Emotional replicants – still science fiction


Fig 1. Screenshot from the film Blade Runner, 1982.

It has been more than three decades since the cult science fiction film Blade Runner was released. In this film, replica humans (robots) were designed to copy human beings in every way except emotions. But it turned out that replicants could somehow acquire an ability to appraise their feelings…

Since the first appearance of Blade Runner in 1982 a tremendous break-through has been made in enhancing Artificial Intelligence (AI) with Big Data analysis. However, it seems that not much progress has been made in replicating emotional intelligence. In fact, there is still no AI technology that incorporates emotion-cognitive behaviour as a stimulus to drive the performance of some actions. So, what is holding us back from creating a machine with emotion cognition?

Pessimistic view

One of the main reasons for the lack of progress in this area is the fact that there is no consensus among scientists on how to formalise human emotions. As a result, there are several dozens of different theories including psychological, evolutionary, neurophysiological and cognitive interpretations of emotions. Moreover, it is not unusual for human beings to misunderstand themselves – do we feel emotions or only simulate them?

There are a number of scientists who believe that computers will never be able to replicate human emotional behaviour (at least in the near future). For example, a mathematical physicist Roger Penrose has argued that modern computer science and physics cannot explain the human mind as the brain functions outside logical and mathematical realms. However, there are some speculations that quantum mechanics could possibly boost research in conscious AI. Another scientist, Jerry Fodor, who was the leading figure in the study of the mind in the 20th century wrote “What our cognitive science has done so far is mostly to throw some light on how much dark there is.” Indeed, it is not uncommon for neuroscientists to believe that the more they dig down into the human brain – the more questions they get, rather than answers.

Optimistic view

Let us look at a more optimistic perspective. There are two ongoing research projects that are still in the initial experimental stage, both of which use the appraisal theory of emotions.

In the first project, appraisal theory of emotions (cognitive level) is merged with semantic representations [1]. A virtual environment was designed as a computer game, with virtual actors able to understand the context of what is happening around them, as well as to predict possible scenarios involving human participants and make close connections with other players.


Figure 2. A virtual environment with three actors (reproduced from [1]).

Every action in the game has an emotional connection. For testing the algorithm, a version of a Turing test was used that verified whether a human player can tell the difference between the virtual actor and a human. The game was inspired by a real-life scenario with three people stuck in an elevator where they were free to move around the cabin, greet one another, kick each other, move from place to place, and help each other to escape.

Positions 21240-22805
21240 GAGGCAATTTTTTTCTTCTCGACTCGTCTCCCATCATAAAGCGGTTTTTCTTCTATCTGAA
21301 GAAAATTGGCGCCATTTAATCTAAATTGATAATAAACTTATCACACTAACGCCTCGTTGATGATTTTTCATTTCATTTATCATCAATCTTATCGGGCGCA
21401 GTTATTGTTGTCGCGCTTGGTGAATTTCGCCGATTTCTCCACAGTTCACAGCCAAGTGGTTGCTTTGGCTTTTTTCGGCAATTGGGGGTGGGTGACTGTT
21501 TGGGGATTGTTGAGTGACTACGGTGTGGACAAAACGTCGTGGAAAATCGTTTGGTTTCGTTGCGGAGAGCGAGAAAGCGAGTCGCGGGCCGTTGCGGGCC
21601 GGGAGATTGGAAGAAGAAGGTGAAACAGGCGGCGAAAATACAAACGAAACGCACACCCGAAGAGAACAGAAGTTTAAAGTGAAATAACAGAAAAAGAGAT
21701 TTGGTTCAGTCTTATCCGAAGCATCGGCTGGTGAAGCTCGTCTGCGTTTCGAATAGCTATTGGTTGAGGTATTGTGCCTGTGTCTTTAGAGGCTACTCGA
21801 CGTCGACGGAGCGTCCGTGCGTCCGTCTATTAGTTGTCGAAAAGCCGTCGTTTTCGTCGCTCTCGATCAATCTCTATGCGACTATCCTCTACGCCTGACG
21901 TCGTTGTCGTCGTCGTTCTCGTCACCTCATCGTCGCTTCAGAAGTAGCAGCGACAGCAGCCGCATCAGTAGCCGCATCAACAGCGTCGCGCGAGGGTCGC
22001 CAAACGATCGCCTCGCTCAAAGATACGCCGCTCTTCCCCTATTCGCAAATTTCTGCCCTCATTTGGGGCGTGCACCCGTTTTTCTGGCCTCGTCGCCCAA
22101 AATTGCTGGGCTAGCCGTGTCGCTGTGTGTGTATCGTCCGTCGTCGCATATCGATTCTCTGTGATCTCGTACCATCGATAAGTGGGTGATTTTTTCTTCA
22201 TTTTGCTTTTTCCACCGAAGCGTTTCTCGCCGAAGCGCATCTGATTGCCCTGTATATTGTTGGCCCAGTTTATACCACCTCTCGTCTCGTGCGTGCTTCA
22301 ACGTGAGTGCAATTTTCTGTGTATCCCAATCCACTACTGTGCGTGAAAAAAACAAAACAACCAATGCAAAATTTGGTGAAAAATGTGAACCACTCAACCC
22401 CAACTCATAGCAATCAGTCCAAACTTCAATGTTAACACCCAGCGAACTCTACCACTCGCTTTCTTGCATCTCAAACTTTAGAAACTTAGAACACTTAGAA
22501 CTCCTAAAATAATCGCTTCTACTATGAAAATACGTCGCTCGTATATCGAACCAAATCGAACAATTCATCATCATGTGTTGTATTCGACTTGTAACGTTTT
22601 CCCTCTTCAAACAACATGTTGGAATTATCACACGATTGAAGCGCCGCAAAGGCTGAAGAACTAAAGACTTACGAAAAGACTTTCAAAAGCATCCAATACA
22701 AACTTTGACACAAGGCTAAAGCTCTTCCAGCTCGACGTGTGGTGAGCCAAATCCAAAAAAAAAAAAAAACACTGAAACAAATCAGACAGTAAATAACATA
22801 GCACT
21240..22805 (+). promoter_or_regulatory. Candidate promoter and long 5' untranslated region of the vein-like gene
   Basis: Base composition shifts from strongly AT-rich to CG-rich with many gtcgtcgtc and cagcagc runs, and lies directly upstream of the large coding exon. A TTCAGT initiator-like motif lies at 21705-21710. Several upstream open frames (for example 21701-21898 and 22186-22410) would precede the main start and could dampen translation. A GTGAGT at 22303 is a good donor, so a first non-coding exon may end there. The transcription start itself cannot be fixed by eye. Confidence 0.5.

In the second ongoing work, a link was established between appraisal theory of emotions (cognitive level) and a dynamical system in order to replicate emotional intelligence in the context of speech communication [2]. A novel framework, Mutual Beliefs Desires Intentions Actions and Consequences (MBDIAC), views the speech communication as a generative model for interpreting the behaviour of others. All human communications should be grounded in the real world and it is important to take into consideration the actual context in which any behaviour takes place.

It is important to point out that in both projects a high-level cognitive theory was merged with low-level representations that can be a potential way forward in emotional AI.

Current trends

Current research trends in emotional intelligence for AI are mostly related to recognising emotional reactions in humans by taking one of three channels as the input: (1) vocal, (2) visual (facial expression, gestures and body language) and (3) physiological (physical and chemical processes in the brain and body that are detected by EEG, EMG etc.). In theory this can be used to diagnose mental health problems, to supplant computer-human interaction, in forensic science, to detect deception, in dominance in robotics etc. However, analysing a multimodal behaviour by merging even two channels together is still a key challenge in AI.

A lot of money is currently invested into Big Data AI, however gaining funding for research that involves an unpredictable result in the long-term seems far from straightforward. While you may or may not be a follower of Roger Penrose, it is definitely worth spending some time on further investigating the whole fascinating area.


[1]. Azarnov D, Chubarov A. and Samsonovich A. (2018). Virtual Actor with Social-Emotional Intelligence. Procedia Computer Science (123), 76-85.

[2]. Moore R. K. (2014). Spoken language processing: Time to look outside?. Lecture Notes in Computer Science (including subseries Lecture Notes in Artificial Intelligence and Lecture Notes in Bioinformatics), 8791, 21-36.

Ksenia Shalonova is a Teaching Fellow in department of Engineering Mathematics at the University of Bristol (teaching Engineering Mathematics, Physics and Statistics ). She has also worked extensively on AI-related research in the IT industry in association with Toshiba, HP Labs and Nuance.


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